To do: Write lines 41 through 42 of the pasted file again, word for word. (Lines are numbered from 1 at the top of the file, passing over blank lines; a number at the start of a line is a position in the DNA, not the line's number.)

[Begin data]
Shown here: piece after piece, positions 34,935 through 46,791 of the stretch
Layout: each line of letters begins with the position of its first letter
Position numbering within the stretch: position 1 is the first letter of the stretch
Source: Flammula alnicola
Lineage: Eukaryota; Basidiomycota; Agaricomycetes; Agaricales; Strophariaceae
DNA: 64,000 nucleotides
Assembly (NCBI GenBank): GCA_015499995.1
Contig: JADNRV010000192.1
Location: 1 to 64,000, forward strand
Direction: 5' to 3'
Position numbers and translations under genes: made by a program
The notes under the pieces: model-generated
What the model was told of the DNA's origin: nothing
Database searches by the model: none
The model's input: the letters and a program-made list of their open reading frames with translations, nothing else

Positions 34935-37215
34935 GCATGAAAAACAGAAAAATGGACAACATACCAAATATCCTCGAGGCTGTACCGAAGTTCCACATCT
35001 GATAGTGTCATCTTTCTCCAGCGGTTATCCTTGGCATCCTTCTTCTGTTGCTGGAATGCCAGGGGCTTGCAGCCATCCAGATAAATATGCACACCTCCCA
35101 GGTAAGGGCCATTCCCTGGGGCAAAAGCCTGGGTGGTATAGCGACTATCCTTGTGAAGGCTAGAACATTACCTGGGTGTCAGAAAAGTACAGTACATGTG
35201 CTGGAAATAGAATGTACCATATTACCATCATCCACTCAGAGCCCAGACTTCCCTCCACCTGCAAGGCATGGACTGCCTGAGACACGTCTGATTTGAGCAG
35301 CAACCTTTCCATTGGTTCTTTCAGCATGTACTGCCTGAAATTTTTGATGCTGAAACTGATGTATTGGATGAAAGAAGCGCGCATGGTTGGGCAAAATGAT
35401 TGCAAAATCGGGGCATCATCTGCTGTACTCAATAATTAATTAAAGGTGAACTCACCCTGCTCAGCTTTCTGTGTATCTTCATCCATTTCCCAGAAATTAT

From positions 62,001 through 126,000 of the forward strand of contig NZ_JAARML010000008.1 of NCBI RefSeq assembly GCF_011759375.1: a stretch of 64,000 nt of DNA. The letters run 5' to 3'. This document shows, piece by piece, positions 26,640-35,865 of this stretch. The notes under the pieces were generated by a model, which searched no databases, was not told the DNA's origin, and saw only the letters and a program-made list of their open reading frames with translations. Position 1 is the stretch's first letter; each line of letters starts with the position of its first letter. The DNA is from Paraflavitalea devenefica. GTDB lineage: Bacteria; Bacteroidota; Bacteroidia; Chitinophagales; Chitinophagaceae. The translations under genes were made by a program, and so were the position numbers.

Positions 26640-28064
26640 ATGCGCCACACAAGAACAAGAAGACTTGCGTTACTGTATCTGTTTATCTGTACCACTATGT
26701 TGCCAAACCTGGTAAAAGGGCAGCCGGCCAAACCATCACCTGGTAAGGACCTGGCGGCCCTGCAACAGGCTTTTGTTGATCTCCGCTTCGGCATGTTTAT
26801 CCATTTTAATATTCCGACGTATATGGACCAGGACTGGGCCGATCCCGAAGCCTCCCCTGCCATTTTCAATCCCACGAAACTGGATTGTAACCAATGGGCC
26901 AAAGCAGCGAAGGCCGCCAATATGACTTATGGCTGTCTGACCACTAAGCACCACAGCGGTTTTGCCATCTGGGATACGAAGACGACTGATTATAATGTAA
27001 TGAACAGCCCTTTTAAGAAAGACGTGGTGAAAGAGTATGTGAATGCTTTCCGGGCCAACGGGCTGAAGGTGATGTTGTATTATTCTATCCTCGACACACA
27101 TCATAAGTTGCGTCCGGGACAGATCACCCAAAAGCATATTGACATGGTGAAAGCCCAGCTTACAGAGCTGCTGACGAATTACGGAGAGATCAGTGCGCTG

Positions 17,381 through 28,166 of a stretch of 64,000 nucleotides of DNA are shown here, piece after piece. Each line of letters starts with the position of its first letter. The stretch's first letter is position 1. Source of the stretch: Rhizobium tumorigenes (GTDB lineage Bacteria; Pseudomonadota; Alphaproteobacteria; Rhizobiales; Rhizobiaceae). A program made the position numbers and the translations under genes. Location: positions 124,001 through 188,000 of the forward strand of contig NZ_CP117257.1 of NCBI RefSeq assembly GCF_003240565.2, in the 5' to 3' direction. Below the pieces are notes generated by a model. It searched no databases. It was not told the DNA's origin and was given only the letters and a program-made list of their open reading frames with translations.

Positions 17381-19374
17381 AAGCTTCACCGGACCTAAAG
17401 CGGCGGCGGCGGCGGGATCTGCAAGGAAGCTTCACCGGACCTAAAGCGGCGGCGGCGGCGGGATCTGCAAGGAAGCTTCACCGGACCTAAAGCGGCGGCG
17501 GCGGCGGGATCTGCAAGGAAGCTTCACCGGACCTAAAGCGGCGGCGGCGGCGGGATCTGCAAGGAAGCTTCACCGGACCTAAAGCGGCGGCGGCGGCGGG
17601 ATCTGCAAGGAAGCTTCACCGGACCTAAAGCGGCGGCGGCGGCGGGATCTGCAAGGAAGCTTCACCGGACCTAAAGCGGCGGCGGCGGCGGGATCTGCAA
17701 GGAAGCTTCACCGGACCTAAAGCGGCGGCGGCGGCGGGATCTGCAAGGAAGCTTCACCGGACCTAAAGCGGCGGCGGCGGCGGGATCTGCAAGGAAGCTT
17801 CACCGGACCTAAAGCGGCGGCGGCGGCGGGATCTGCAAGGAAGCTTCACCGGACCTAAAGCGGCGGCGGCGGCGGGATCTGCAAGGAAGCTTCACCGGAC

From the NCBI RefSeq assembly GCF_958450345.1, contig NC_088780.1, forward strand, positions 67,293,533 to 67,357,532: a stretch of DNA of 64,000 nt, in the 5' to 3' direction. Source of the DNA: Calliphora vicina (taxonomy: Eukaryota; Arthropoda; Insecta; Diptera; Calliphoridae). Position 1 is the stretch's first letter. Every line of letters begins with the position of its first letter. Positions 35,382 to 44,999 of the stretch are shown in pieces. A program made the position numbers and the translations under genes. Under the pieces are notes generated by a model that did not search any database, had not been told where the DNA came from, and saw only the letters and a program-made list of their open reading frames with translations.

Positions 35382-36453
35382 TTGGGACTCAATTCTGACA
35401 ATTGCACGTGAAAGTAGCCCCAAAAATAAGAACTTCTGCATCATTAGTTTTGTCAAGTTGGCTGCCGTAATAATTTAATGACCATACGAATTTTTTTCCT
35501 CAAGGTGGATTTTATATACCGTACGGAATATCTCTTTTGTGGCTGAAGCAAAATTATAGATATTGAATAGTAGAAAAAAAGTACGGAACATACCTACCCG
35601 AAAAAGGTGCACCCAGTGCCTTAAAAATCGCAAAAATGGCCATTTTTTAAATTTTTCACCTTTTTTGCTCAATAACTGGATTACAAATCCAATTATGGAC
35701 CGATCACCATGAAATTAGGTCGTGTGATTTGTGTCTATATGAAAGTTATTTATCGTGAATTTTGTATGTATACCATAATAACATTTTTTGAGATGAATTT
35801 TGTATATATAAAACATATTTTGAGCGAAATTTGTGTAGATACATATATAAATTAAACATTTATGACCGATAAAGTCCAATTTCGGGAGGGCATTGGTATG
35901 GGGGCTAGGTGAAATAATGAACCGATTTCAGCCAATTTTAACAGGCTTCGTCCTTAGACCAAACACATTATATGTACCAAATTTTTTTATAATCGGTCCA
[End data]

35382 TTGGGACTCAATTCTGACA
35401 ATTGCACGTGAAAGTAGCCCCAAAAATAAGAACTTCTGCATCATTAGTTTTGTCAAGTTGGCTGCCGTAATAATTTAATGACCATACGAATTTTTTTCCT